Unfortunately, the same properties that make PFAS commercially useful also make them stubbornly persistent. The carbon-fluorine bond is one of the strongest in organic chemistry. PFAS resist environmental degradation and metabolism by nearly all living creatures. The most contaminated sites occur near manufacturing facilities or sites where historic PFASs were heavily used before they were phased out. For instance, groundwater sampled at wells adjacent to an industrial tannery in Rockford, Michigan, operated by a company called Wolverine World Wide, contained PFOA and PFOS at combined levels higher than 75,000 ppt. But PFAS circulate in the global atmosphere, and the chemicals have been detected as far afield as Antarctica and the Tibetan plateau, deposited there by rain and snow.
Tarbuck said he isn’t sure how the wells at Riverside Station in Maine became contaminated. “Because these numbers are so incredibly small, it’s hard to pinpoint,” he said. “It’s a head-scratcher.” The site is located far from any industrial sources, but sampling has shown slightly elevated PFAS in the Kennebec, possibly originating from contaminated sludge used as fertilizer by upstream farms. “We believe that the PFAS is coming from the river,” Tarbuck said.
In 2023, the U.S. Centers for Disease Control and Prevention published sampling results suggesting that nearly all Americans had measurable amounts of PFAS in their blood. Published studies had by that time associated PFOA and PFOS with liver disease, reproductive problems, and cancer in laboratory animals, and one study suggested a link between PFOS and human bladder cancer, but only among workers who were exposed to high levels on the job for at least five years. More recent evidence associates PFOA and PFOS with testicular and kidney cancers, and based on these results, the EPA now classifies both compounds as likely human carcinogens.
Internal industry documents show that 3M, DuPont, and other manufacturers secretly knew decades ago that PFAS are toxic. But it wasn’t until the 2000s that these companies voluntarily started pulling PFOA, PFOS, and other long-chain compounds off the market. By 2018, according to the CDC’s most recent data, blood levels of PFOA and PFOS in the U.S. population had plummeted by 70 and 85 percent, respectively.
But that’s not to say PFAS production ended. Companies merely substituted with different molecules, such as PFBS and GenX, called short-chain PFAS in part because they contain no more than six carbon atoms each. The thinking was that short-chain PFAS—still widely used in food wrappers, floor wax, paints, coatings, and many other products—were safer because they’re more rapidly excreted from the body. Yet mounting evidence shows that they too are environmentally persistent and have toxic effects. Short-chain PFAS have been shown to cause thyroid and liver problems in animal studies, and recent evidence links them to metabolic changes in isolated lab-grown human cells. Significant human exposures, Cousins said, come from short-chain PFAS contaminating the air and dust in homes. The chemicals are abundant in indoor environments, research shows, and the levels in human blood rise with increasing exposure to household dust as well as drinking water.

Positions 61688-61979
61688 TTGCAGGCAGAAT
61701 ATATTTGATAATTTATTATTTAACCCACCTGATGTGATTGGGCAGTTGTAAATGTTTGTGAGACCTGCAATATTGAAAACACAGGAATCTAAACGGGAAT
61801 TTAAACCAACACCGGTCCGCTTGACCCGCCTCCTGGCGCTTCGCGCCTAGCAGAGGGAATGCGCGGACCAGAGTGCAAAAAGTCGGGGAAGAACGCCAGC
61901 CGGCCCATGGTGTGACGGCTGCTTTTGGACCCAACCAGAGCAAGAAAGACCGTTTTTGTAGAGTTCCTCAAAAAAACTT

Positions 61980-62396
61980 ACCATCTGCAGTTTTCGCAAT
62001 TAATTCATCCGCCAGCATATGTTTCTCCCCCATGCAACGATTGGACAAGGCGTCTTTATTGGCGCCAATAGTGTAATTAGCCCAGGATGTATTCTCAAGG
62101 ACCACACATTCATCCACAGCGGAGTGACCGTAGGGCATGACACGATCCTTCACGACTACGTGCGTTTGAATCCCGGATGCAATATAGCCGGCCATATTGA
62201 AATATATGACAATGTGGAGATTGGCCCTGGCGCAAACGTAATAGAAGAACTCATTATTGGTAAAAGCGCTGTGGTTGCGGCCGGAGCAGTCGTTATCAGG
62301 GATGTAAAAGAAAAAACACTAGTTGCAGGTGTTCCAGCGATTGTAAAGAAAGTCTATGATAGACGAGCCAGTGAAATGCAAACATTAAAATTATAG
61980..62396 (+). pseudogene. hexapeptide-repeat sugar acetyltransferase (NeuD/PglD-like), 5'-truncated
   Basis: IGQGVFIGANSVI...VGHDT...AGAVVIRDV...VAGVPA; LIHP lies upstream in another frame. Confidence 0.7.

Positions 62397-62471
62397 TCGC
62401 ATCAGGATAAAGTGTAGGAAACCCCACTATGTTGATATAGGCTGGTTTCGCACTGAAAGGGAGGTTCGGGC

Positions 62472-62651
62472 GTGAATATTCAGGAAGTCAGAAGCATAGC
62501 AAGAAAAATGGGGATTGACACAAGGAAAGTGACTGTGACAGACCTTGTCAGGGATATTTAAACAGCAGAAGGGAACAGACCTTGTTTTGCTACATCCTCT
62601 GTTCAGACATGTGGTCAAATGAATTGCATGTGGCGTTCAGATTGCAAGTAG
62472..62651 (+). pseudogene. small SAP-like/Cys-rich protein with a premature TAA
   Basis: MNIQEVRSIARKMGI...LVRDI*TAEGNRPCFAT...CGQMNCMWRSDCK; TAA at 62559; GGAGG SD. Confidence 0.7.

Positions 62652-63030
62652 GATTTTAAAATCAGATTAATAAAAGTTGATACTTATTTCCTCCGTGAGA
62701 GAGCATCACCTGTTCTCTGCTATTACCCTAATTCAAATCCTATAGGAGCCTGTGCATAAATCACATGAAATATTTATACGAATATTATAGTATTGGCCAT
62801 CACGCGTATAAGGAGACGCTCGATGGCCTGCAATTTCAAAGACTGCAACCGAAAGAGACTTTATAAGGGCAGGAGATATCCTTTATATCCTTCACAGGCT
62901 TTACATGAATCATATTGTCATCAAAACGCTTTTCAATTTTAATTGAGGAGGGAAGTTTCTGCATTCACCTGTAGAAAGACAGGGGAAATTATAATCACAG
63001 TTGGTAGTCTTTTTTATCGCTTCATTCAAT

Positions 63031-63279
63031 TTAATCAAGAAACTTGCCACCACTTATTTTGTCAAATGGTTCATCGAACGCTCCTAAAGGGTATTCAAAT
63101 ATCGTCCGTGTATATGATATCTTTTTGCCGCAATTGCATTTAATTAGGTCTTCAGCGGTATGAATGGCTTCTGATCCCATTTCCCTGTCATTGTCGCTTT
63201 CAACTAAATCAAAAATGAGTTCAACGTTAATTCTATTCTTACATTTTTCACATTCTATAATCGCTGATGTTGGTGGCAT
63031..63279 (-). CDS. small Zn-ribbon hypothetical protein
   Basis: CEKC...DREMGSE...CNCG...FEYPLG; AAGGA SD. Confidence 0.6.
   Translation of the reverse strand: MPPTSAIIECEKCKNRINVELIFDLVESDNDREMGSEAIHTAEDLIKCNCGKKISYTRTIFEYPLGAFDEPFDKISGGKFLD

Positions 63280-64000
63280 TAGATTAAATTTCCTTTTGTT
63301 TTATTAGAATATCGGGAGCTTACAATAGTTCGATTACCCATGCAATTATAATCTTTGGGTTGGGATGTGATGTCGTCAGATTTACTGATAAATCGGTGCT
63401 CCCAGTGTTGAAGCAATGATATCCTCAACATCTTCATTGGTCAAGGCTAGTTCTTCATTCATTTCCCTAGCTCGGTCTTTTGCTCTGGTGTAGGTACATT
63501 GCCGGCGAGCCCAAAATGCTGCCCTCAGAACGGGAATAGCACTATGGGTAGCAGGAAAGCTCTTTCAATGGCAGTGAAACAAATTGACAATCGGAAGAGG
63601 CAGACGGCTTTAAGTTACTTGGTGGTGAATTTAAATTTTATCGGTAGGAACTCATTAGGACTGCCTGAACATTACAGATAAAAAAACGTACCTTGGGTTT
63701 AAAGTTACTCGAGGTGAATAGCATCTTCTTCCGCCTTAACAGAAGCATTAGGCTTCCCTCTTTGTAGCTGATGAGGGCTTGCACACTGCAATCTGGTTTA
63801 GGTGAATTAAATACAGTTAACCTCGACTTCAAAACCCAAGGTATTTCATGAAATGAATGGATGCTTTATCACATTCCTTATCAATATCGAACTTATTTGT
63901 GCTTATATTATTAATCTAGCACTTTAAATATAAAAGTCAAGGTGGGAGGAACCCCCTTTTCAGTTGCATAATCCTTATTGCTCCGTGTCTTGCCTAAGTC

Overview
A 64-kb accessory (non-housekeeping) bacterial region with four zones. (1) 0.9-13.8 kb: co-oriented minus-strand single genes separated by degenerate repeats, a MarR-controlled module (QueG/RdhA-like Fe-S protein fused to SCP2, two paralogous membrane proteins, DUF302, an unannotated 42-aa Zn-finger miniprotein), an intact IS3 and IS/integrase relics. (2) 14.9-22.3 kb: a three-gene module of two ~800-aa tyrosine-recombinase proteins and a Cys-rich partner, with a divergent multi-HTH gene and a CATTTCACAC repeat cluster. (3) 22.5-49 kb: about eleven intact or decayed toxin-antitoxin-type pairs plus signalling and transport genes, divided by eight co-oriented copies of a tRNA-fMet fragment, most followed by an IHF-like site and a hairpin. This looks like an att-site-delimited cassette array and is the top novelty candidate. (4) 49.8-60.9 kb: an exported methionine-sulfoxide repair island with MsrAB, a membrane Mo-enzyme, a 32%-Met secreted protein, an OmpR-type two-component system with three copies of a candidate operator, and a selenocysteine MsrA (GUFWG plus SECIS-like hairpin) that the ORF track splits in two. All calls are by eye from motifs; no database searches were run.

Evidence of PFAS toxicity prompted growing efforts to reduce human exposure in water and other sources. But the regulatory landscape evolved without any consistency, so now drinking water standards in the U.S. and elsewhere vary widely according to the “interpretations of different agencies and how they view the same data and what concentrations they think are appropriately protective,” said Tom Lee, a partner and leader of the PFAS team at Bryan Cave Leighton Paisner, LLP, an international law firm. MCLs in the U.S., for instance, currently range from a low of 6 ppt in Michigan for PFNA all the way to 400,000 ppt in Michigan for a compound called PFHxA.
The EPA’s pending standard could level the playing field for PFAS exposures in water. But the agency’s path to deriving the regulatory thresholds has proven divisive. In 2016, the EPA issued a health advisory of 70 ppt for PFOA and PFOS combined that EPA scientists said would be safe over a lifetime of exposure. According to the agency, the level had been derived using “the best available peer-reviewed studies” and would aid health officials confronting PFAS in their own local water systems. But health advisories such as this one are non-enforceable, and utilities were not actually bound to it.